In Chapter 8, the author explores a significant change in attitudes regarding dowry when it comes to working women. They are valued more as potential brides in both urban and rural societies. This new trend posits several important questions – “Can men marry working women to withdraw from their financial responsibilities and accumulate wealth and enhance their own living standards? Should husbands expect financial contributions from their wives for day-to-day expenses and save their own money to increase their assets? Is it right that husbands threaten their wives that they will not allow them to continue their jobs if they do not pay day-to-day expenses? Should women have to maintain their husbands’ families and sever all relationships with their own parental families? Is it fair that women cannot contribute to their own parental families? Can women not give to charity by their own will? Can they not buy even a sari with their own income without the permission of their husband? Do women not deserve even Eid gifts from their husband because of their earning capacity?” (pp. 306 – 307). According to the author, Islam clearly prohibits the appropriation or control of a wife’s income by her husband or in-law’s family. She strongly suggests that this should be reflected in the legal system of Bangladesh as a new form of dowry and such practice should be treated as criminal behavior.
The increased employment of women, according to the author, has not empowered women to escape from dowry system. Even now, “many girls from rural areas are sent out to urban industries to earn their own dowry” (p. 311). In chapter 9, the conclusion, the author explores various strategies used by husbands and in-laws to appropriate women’s income. The husbands withdraw financial support that wives deserve and often directly take control of their earning. They save their own income while expecting their wives will spend their earnings on family expenditures. Husbands often threaten wives with the revocation of permission to earn their own money if they do not spend their earnings on the family. Moreover, they take loans to buy property (e.g. land, a flat) in their own names and repay loans with their wives’ earnings, pressuring their wives to spend for the family. The earnings of women are used as a source of investment in business and even to maintain the paternal family of the husband. Working women even cannot pay money for zakat according to their will and do not receive Eid gifts from their husbands.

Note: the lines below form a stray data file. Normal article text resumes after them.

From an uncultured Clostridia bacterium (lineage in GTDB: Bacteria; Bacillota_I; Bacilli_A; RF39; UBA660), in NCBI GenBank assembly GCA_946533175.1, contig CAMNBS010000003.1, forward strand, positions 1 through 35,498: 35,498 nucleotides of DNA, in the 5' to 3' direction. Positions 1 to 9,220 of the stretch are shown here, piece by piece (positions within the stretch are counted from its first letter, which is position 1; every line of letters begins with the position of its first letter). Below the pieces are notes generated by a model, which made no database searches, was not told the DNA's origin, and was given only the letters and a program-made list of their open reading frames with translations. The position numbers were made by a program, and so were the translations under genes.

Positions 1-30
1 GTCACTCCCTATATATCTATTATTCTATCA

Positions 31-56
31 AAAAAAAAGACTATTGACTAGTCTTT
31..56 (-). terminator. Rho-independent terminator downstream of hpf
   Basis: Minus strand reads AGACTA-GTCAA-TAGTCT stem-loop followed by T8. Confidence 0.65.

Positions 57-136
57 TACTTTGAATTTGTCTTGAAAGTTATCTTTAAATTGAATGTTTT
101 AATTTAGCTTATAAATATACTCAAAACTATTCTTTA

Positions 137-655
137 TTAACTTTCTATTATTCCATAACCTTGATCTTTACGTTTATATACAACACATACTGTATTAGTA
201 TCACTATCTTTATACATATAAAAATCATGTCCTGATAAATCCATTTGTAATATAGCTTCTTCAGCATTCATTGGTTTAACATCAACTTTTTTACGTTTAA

Based on both formal and substantive model of equality within Islam, the author argues that “Muslim women have the right to control what they earn and possess” (p. 315) and “wives’ ability to earn does not absolve the husband from his duty to maintain her” (p. 315). She strongly states that only when women have proper knowledge of Islam about their roles, rights and responsibilities, will they be empowered to resist exploitation of them. To stop income appropriation of women by husbands and in-laws, the author suggests amendments to the Dowry Prohibition Act 1980 such as—the recognition of such behavior as dowry, discretionary power given to women for using their income, the prohibition of direct or indirect influence by the husband to use the wife’s income for family expenditures, the recognition of dowry takers as criminals, the recognition of psychological pressure for dowry as criminal behavior, and so forth.
The dissertation sheds light upon both the western and southern cultures of women’s rights over their income. The author explains Islamic laws and values regarding women’s status and role are better than those commonly believed and practiced. The loopholes in understanding Islam as explored by the author are very much relevant for contemporary Bangladesh. The informative presentation of this statement, the arguments as well as the critical analysis, will posit the dissertation as a resource for both future academicians and practitioners.
Department of Public Administration
University of Dhaka, Bangladesh
York University, Canada. 2012. 368 pp. Primary Advisor: Shelley Gavigan.
Image: 5 Taka, obverse. Wikimedia Commons.